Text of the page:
In my teaching and research, I am interested in the transatlantic intersections of art and ideas as they manifest themselves in literature. My book Principle & Propensity (2014) provides a critical reassessment of the bildungsroman, beginning with its largely overlooked theological premises: bildung as formation of the self in the image of God. Further, it examines the dynamic differences, tensions, and possibilities that arise as interest in spiritual growth, or self-formation, collides with the democratic and quasi-democratic culture in the nineteenth-century British and American bildungsroman.
I have received a two-year Enduring Questions grant from the National Endowment for the Humanities that supports the development and teaching of a new undergraduate seminar, designed primarily for Honors students, to explore the purpose of art. My essays, articles, and reviews appear in New England Review, The New Criterion, Brontë Studies, The Colorado Review, Notes on Contemporary Literature, Gunnison Valley Journal, and elsewhere. My current work continues the interdisciplinary focus, with projects that include an investigation into the ways in which nineteenth century authors, such as Henry James, engaged the visual cultures of their time, and a monograph on the Colorado-based painter, David Klingsmith.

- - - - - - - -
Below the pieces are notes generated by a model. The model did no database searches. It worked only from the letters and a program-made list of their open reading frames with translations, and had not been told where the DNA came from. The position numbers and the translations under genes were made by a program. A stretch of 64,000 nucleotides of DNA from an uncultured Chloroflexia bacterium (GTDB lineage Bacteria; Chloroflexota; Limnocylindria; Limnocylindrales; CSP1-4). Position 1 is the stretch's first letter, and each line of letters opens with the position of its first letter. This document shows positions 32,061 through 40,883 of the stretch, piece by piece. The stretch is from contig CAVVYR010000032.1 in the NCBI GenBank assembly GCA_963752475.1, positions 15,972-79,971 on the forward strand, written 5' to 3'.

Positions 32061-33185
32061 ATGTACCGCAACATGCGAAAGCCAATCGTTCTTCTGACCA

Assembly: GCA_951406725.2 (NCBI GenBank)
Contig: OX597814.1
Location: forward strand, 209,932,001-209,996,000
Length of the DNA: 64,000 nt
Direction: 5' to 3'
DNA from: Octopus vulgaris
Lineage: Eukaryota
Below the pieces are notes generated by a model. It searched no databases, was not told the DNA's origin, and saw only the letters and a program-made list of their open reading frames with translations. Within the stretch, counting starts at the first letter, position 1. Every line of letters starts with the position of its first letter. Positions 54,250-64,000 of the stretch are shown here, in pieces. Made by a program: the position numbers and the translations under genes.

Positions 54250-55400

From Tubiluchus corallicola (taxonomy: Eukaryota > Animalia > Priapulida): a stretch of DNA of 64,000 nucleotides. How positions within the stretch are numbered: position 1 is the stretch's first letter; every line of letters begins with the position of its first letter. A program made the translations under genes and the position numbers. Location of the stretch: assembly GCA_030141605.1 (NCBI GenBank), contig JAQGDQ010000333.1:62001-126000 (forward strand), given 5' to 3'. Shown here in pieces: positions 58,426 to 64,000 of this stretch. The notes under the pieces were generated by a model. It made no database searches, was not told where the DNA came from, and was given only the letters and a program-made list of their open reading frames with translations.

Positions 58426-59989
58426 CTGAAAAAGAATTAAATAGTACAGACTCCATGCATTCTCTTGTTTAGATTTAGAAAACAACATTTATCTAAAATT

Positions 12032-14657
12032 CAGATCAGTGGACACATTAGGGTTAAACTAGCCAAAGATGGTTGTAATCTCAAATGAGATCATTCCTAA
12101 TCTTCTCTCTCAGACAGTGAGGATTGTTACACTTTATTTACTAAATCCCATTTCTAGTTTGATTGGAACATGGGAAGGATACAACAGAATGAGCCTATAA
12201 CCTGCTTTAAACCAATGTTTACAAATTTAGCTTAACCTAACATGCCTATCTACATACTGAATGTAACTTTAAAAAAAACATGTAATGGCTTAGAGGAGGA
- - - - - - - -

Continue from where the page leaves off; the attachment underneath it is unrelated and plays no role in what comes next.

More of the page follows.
-- Principle & Propensity: Experience and Religion in the Nineteenth-Century British and American Bildungsroman. Columbia: University of South Carolina Press, 2014.
-- "Everything That Cannot Be Undone: On Reading and the Poetry of David Yezzi." New England Review 37.4 (December 2016).
-- Review of Julie Wosk’s Breaking Frame: Technology, Art, and Design in the Nineteenth Century. The Victorian Web: Literature, History, and Culture in the Age of Victoria. (January 2015).
-- “Beauty is Not for Us to Make.” The New Criterion 30.9 (May 2012).
-- “Exile and the Reconciling Power of the Natural Affections in Jane Eyre.” Brontë Studies 37.1 (January 2012): 19-29.
-- Review of Michael D. Burke’s The Same River Twice: A Boatman’s Journey Home. Colorado Review (Summer 2010).
-- “Ethics in John Fowles’s The Collector.” Notes on Contemporary Literature 37.4 (Sept. 2007).
Undergraduate courses taught at Western:
Word & Image: Writers on Art (Honors); Shakespeare’s Outcasts and Dreamers; Tolstoy and the Ethics of Fiction; Literary Culture of the American West; Women and Literature; Introduction to Literature; Introduction to the Great Conversation (Honors); The Gateway (Honors)
2016-present: Honors Program Director
2011-present: Lecturer in English, Western State Colorado University
2003-2010: Adjunct lecturer in English, University of Denver